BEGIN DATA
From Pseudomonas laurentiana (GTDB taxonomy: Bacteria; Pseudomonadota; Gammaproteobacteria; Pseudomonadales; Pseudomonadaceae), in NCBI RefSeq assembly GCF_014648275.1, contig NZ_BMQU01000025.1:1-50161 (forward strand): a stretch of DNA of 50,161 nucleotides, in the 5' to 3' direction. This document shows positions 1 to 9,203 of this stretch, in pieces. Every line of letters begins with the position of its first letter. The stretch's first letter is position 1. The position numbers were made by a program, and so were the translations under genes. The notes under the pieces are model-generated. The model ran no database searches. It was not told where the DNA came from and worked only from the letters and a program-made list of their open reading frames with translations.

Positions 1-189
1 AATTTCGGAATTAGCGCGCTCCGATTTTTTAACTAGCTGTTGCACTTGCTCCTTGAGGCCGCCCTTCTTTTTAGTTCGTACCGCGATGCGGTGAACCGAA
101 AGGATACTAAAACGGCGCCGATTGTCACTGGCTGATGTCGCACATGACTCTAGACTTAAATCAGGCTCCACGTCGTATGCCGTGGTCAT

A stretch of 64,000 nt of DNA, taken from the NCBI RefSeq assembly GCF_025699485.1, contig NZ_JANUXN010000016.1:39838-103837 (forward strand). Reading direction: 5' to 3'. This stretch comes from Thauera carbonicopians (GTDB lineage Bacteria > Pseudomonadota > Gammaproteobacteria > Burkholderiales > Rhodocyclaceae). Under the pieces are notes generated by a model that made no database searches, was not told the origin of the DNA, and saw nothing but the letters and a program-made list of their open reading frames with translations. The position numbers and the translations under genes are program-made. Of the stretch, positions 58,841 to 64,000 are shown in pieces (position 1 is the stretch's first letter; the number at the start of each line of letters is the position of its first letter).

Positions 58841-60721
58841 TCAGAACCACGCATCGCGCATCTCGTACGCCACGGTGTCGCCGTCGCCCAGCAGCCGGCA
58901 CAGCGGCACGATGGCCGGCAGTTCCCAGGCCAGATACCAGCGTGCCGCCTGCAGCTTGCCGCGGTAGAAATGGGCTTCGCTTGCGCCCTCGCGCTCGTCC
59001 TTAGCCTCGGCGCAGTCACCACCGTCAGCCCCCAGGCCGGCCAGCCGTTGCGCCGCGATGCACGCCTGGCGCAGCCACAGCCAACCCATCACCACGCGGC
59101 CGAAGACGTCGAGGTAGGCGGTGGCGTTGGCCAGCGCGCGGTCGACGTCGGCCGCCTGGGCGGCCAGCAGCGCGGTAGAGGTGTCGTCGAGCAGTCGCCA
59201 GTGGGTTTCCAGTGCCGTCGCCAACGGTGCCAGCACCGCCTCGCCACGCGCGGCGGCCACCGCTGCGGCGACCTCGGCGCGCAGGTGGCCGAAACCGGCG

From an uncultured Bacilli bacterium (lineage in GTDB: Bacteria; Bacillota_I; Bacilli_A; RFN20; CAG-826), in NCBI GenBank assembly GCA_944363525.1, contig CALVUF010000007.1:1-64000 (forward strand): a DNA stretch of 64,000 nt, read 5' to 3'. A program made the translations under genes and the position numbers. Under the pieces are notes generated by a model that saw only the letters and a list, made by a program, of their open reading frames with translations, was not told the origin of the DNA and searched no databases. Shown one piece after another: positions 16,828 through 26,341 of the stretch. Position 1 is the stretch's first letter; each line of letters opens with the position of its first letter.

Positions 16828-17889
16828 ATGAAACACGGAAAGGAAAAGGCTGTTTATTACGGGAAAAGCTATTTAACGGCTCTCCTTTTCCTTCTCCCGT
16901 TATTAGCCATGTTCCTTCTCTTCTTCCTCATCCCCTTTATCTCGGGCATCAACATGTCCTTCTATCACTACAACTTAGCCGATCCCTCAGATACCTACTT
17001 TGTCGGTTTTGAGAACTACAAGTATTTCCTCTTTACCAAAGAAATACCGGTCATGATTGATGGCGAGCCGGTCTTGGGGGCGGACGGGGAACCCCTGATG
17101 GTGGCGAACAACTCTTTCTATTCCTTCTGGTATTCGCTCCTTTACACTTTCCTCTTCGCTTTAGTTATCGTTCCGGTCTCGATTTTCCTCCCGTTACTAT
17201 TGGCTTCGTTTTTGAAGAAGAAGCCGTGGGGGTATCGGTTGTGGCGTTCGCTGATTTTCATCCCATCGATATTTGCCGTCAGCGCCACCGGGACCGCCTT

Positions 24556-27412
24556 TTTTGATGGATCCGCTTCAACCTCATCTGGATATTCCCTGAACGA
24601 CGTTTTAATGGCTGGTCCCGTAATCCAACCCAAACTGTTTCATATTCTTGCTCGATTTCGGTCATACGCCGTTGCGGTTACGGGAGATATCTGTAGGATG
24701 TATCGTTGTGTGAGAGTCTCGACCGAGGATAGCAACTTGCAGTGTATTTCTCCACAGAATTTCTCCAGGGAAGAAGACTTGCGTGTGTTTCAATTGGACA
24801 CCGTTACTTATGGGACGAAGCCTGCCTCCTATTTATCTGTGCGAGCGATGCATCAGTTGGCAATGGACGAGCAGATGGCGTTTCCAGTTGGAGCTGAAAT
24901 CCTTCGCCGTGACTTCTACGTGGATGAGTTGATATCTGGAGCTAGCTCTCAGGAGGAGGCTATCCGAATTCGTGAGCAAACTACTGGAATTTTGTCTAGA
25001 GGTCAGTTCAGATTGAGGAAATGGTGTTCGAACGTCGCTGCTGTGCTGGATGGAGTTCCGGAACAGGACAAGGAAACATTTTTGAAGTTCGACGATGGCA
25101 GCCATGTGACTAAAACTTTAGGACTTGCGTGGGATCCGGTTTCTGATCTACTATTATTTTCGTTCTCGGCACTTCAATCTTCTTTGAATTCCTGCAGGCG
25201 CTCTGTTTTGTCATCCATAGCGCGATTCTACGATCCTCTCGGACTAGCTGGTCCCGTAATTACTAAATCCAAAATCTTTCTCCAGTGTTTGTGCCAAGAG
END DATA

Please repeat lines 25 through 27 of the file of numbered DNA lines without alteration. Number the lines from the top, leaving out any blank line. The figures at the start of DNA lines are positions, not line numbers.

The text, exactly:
25001 GGTCAGTTCAGATTGAGGAAATGGTGTTCGAACGTCGCTGCTGTGCTGGATGGAGTTCCGGAACAGGACAAGGAAACATTTTTGAAGTTCGACGATGGCA
25101 GCCATGTGACTAAAACTTTAGGACTTGCGTGGGATCCGGTTTCTGATCTACTATTATTTTCGTTCTCGGCACTTCAATCTTCTTTGAATTCCTGCAGGCG
25201 CTCTGTTTTGTCATCCATAGCGCGATTCTACGATCCTCTCGGACTAGCTGGTCCCGTAATTACTAAATCCAAAATCTTTCTCCAGTGTTTGTGCCAAGAG